Recent Feature Articles

By Associated Press, Sept 30, 2015

Twice-ousted Haitian president Jean-Bertrand Aristide urged thousands of supporters gathered outside his house to vote for the presidential candidate of the political faction he founded years ago.

Backers of the Fanmi Lavalas movement chanted, sang and waved photos of Mr Aristide after they trekked to his home in the Port-au-Prince suburb of Tabarre following a campaign rally miles away for the party's presidential candidate.

By Jacqueline Charles, Miami Herald, Oct. 2, 2015

A member of Haiti’s Provisional Electoral Council resigned Friday, raising concerns about the possibility of more resignations from the embattled body and the fate of the Oct. 25 vote for president, mayors and members of parliament.

“I am not comfortable,” Néhémy Joseph told Haiti’s Le Nouvelliste newspaper, confirming the news that he had sent President Michel Martelly a letter announcing his resignation.

In the signed three-page resignation letter circulating on social media, Joseph addressed the criticisms dogging the council, and told Martelly that Haiti needs more than anything “inclusive and impartial elections.”

By Sakura Saunders, Now (Toronto), Sept. 23, 2015

Posted on Sept. 26, 2015

Editor's note: Barrick Gold and other Canadian mining companies own mining rights in several regions of Haiti. 

Since 75 per cent of the world’s mining and exploration companies are based in Canada and 40 per cent of global mining capital is raised on the Toronto Stock Exchange, it’s easy to argue that Canada is the world leader in this industry. Mining interests influence international aid, dictate the activities of our foreign diplomats and prescribe the conditions of our multilateral investment and “free  trade” agreements.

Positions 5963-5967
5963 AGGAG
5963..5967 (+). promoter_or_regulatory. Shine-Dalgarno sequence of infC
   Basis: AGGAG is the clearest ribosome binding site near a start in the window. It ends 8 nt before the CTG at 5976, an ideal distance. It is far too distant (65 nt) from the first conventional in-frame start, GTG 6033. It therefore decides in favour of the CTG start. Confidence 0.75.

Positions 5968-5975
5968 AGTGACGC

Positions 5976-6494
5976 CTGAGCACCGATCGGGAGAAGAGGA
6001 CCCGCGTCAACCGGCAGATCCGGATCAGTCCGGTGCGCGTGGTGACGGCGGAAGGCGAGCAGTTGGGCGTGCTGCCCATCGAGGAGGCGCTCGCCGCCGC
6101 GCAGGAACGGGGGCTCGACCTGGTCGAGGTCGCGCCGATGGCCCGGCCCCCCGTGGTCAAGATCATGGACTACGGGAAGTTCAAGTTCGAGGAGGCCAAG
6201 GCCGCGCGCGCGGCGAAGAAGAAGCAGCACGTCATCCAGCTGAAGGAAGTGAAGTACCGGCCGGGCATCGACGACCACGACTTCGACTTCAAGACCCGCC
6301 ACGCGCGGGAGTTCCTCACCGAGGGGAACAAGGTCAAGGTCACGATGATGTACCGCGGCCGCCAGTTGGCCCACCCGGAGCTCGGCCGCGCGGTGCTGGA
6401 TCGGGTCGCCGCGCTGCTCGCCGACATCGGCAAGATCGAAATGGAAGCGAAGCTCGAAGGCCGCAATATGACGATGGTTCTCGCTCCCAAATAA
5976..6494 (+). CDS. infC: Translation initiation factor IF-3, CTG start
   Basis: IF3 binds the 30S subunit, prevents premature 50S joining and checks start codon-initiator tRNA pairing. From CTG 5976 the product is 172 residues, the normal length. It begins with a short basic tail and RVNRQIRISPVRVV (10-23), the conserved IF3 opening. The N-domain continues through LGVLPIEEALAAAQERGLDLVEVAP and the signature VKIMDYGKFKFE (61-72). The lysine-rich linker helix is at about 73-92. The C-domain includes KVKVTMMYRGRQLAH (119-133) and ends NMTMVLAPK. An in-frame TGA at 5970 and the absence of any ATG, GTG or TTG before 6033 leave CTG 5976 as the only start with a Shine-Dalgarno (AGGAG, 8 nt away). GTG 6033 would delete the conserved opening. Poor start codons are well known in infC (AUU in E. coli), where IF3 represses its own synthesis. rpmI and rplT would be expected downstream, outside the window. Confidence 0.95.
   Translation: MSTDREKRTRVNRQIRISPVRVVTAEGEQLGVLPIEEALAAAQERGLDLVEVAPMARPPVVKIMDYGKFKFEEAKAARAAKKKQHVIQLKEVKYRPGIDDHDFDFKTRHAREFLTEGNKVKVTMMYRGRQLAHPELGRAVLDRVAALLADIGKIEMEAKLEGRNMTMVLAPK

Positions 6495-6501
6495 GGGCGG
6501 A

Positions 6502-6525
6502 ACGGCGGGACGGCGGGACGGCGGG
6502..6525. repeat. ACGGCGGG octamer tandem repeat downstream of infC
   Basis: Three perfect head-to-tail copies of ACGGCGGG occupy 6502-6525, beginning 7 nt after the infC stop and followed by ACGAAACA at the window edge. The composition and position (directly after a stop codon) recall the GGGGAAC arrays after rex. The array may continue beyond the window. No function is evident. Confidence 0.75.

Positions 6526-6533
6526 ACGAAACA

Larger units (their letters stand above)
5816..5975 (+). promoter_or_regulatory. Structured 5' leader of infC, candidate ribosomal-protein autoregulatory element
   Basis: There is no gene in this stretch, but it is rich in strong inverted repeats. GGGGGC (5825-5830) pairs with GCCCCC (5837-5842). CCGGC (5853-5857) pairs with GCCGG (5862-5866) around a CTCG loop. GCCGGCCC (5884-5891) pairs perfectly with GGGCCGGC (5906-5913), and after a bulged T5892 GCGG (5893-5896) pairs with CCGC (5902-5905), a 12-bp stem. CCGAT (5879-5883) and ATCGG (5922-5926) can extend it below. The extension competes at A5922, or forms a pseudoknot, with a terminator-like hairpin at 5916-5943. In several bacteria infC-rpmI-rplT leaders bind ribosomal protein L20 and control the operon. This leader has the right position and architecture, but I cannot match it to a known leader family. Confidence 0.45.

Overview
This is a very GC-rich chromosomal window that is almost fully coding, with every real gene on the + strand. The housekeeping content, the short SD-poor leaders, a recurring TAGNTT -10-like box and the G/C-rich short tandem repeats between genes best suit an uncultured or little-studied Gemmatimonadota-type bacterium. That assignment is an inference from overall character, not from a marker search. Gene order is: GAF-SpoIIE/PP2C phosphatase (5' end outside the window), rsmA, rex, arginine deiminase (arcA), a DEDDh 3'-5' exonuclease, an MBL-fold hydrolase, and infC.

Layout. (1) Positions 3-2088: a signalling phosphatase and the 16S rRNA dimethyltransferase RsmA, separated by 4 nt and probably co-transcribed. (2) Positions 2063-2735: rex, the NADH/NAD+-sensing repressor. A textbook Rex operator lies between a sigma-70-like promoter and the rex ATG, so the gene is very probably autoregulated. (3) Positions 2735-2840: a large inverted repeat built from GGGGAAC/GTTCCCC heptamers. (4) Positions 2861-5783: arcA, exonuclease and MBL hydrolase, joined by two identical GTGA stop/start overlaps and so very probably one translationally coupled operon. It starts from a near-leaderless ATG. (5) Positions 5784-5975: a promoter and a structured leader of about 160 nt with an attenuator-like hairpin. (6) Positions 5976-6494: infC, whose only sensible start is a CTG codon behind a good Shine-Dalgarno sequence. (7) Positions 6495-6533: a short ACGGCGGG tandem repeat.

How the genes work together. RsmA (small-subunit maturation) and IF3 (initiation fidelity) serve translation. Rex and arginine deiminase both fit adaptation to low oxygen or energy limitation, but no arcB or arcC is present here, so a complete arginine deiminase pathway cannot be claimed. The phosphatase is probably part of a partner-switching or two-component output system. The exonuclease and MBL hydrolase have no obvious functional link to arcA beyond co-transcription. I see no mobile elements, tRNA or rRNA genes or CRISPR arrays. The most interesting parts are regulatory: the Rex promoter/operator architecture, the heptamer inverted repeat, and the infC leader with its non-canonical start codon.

When it comes to abuse by mining companies, Canada also reigns supreme. Killings and sexual abuse by security forces and unchecked environmental devastation are regularly reported occurrences at Canadian mining sites around the world. Barrick Gold, the company founded by Peter Munk, does not escape this seeming industry norm. 

By Kim Ives, Haiti Liberté, Sept. 19, 2015

Posted in Sept. 20, 2015

In this age of near-total U.S. government secrecy, the truth about Washington’s actions is rarely found in the heavily redacted documents it sometimes releases in response to Freedom of Information Act (FOIA) requests. It often must be devined from what remains classified.

Such is the case with the 7,945 emails of former U.S. Secretary of State and now Democratic presidential candidate Hillary Clinton which the U.S. State Department has so far made public, on a rolling basis, since May 2015.

By Justin Elliott, ProPublica, Sept. 16, 2015

Posted on Sept. 18, 2015

Federal legislation is being unveiled today that would force the American Red Cross to do something that it has repeatedly resisted: open its books and operations to outside scrutiny. The proposed American Red Cross Sunshine Act comes in response to a government report, also being released today, that finds oversight of the charity lacking and recommends Congress find a way to fill the gap.